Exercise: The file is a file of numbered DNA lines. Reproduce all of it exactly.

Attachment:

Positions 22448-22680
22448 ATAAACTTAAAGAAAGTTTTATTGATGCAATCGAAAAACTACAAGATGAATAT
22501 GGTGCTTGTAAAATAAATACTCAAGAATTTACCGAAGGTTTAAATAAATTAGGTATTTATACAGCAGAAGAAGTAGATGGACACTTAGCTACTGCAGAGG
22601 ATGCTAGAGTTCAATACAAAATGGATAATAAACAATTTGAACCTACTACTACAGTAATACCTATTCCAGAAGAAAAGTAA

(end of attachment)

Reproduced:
Positions 22448-22680
22448 ATAAACTTAAAGAAAGTTTTATTGATGCAATCGAAAAACTACAAGATGAATAT
22501 GGTGCTTGTAAAATAAATACTCAAGAATTTACCGAAGGTTTAAATAAATTAGGTATTTATACAGCAGAAGAAGTAGATGGACACTTAGCTACTGCAGAGG
22601 ATGCTAGAGTTCAATACAAAATGGATAATAAACAATTTGAACCTACTACTACAGTAATACCTATTCCAGAAGAAAAGTAA